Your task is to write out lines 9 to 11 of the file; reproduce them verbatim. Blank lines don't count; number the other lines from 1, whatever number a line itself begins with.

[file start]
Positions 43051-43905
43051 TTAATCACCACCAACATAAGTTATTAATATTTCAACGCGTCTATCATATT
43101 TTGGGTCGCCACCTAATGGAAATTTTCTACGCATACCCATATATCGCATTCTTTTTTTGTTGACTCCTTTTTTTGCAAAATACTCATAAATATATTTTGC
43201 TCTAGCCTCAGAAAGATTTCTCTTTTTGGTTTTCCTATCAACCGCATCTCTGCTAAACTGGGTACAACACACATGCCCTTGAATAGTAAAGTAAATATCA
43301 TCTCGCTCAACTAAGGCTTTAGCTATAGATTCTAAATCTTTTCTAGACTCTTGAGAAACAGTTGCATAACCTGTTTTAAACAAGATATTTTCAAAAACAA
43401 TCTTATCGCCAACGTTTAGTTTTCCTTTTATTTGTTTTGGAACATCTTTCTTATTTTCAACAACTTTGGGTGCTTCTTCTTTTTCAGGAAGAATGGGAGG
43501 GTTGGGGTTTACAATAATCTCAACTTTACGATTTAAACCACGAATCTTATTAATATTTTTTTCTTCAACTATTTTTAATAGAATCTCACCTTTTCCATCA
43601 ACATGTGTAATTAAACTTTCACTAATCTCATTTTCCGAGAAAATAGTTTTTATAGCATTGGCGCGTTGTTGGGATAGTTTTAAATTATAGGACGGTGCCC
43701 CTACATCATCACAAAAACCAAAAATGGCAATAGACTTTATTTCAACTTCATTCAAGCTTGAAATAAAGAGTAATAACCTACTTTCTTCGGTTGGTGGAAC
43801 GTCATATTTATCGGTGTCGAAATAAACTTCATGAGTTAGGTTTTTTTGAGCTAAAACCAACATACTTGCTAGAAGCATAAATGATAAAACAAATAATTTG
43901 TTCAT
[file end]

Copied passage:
43701 CTACATCATCACAAAAACCAAAAATGGCAATAGACTTTATTTCAACTTCATTCAAGCTTGAAATAAAGAGTAATAACCTACTTTCTTCGGTTGGTGGAAC
43801 GTCATATTTATCGGTGTCGAAATAAACTTCATGAGTTAGGTTTTTTTGAGCTAAAACCAACATACTTGCTAGAAGCATAAATGATAAAACAAATAATTTG
43901 TTCAT